Made of Win

That’s what this post from Melissa McEwan is.

Because every man in my life who I love and who has professed to love me has at least once and mostly on multiple occasions said something, or stood by while somebody else said something, that left me with this choice:

“Swallow shit, or ruin the entire afternoon?”

She points out that sometimes that shit is as simple as “well, you’re not like those other women who…” and expecting me to feel complimented. Because I’m supposed to feel it’s not personal that the default view is that All Other Women are that Trivial/Weak/Vain/Manipulative/Irrational/[Insert Slur Here], dontcha know.

Another basic is making it clear with every fibre of their body language that they expect me to not embarrass them by failing to be a “good sport” about sexist BS being said by one of their mates or colleagues. Then the classic – apologising to other men when I do “make a scene” after they just stood by instead of confronting those men about their behaviour. Because their social status with other men is more important than the dignity of the women they profess to love.

Being expected to swallow shit about womanhood in a social situation is just the norm, and any woman who lets swallowing shit obviously affect her, let alone vocalise objections to swallowing shit, is ruining everyone else’s fun. Funny how expecting women to swallow shit is never seen as ruining women‘s fun. No, it’s “just a little thing” that we “need to get over” so that life can be comfortable again (for them). We need to stop being so angry.

Yet most women who are angry about swallowing shit still love some men. Because many other things about some men are intensely lovable. Because some men, the good ones, actively avoid serving up shit most of the time. But I don’t know a single man I’ve been close to that’s never served up some sexist shit that I was expected to swallow. So loving some men doesn’t mean that I feel I can fully trust them.

If you’re a man who’s ever wondered why a woman in your life seems hesitant to share some thoughts and experiences with you? This is why. (For all of us: yes, it’s the same for the POC and disabled and LGBTQI people in our lives as well). Why act so offended that there is mistrust? Why shouldn’t the person expected to swallow shit regularly have mistrust for the person carrying around a plentiful supply of shit?

Read the whole thing, and pass it on.

H/T to @hellonhairylegs on Twitter

Elsewhere: BitchPhD

Categories: gender & feminism


8 replies

  1. Lots of great comments in the discussion there, but this one from LSG sums up a lot of my own reaction:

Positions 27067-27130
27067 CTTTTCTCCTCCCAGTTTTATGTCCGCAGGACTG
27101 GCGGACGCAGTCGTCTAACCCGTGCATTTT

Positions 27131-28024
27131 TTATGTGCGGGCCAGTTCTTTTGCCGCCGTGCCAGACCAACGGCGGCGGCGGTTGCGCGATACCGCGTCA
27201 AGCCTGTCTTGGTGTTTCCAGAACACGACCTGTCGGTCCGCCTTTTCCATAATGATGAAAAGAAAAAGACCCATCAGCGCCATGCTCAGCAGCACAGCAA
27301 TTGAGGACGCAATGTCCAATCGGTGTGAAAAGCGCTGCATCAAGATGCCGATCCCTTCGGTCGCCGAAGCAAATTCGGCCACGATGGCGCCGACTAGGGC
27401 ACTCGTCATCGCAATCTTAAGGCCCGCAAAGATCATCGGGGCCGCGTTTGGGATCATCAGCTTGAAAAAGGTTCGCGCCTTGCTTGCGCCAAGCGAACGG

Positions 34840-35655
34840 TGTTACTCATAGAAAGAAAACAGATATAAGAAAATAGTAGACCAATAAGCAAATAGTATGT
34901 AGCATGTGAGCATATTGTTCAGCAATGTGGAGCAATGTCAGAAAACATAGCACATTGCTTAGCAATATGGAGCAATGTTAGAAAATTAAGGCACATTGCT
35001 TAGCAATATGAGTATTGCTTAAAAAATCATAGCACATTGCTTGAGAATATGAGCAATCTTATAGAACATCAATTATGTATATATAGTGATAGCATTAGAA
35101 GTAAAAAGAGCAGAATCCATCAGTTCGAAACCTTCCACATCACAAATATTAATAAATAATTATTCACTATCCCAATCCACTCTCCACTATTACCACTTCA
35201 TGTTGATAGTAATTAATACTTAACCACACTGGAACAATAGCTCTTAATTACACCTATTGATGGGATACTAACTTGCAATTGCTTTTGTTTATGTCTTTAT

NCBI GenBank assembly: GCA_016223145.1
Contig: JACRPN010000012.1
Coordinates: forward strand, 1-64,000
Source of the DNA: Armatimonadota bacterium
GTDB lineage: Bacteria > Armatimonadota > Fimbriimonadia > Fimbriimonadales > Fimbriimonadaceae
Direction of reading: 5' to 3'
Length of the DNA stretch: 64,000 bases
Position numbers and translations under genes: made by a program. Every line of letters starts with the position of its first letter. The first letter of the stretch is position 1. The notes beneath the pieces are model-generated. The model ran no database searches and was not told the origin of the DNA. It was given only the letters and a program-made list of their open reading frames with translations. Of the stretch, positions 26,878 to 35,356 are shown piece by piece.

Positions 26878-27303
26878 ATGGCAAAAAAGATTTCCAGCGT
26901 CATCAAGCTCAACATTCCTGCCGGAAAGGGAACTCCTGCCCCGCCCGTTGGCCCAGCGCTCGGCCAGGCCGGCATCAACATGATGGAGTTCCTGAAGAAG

I’m delurking to add my thanks — not just for expressing how I, as a woman, feel about men, but for articulating how I, as a white, het, cis, temporarily able, thin, raised Christian, well-educated, extremely privileged woman, affect many of the people around me. I know I have to work to be trusted, I know it to my toes, but it’s extremely easy to slip into complacency and think that being somewhat self-reflective inoculates me against prejudice, oppression and cruelty. It’s easy to let the ‘whine’ slip into my thoughts — “but I’m trying…” Every sentence you wrote was a painful little jolt of recognition, from the perspective of oppression and the perspective of privilege. Thank you.

  2. There is the perplexity at my fury that my life experience is not considered more relevant than the opinionated pronouncements of men who make a pastime of informal observation, like womanhood is an exotic locale which provides magnificent fodder for the amateur ethnographer. And there is the haughty dismissal of my assertion that being on the outside looking in doesn’t make one more objective; it merely provides a different perspective.
    Coupled with the common meme that experience sharpens the perceptions of men, but only clouds those of women.

  3. I feel that way about disability all the fucking time and it’s part of why I don’t interact much anymore with the Greater Feminist Blogosphere.
    Which I don’t say to take away from the point, but to add to it, I hope.

  4. Oh shoot, Tigtog, it looks like the last code push took out the bit where you can subscribe to a thread without commenting.

  5. Anna: I was thinking exactly the same thing about disability, both with the post, and with the quoted LSG comment.
    I agree that it can be handy to be able to have an email subscription to individual threads without commenting. In the meantime, if it is of any use to you, you can get a feed for all comments or for individual comment threads. The individual comment feed for this thread is here:
    You can find it for each thread by clicking the blue RSS symbol or box at the right of the URL bar, if you’re using Firefox or Safari (I can’t speak for other browsers) – the feed options will pop up there.

  6. Hi Anna,

    looks like the last code push took out the bit where you can subscribe to a thread without commenting

    That plugin hasn’t managed to make that feature upgrade properly with the latest version of WordPress, it appears. It’s on my to-do list, but I’m waiting for a reply from a support forum.
    But yes, in the meantime the comments feed for any post shows up in the URL bar of some browsers as Lauredhel notes, and for anyone else you should be able to subscribe manually with your feedreader just by using the post’s URL with a trailing slash and then add “feed/”.

  7. I feel that way about disability all the fucking time and it’s part of why I don’t interact much anymore with the Greater Feminist Blogosphere.
    I do too when it comes to mental health issues.

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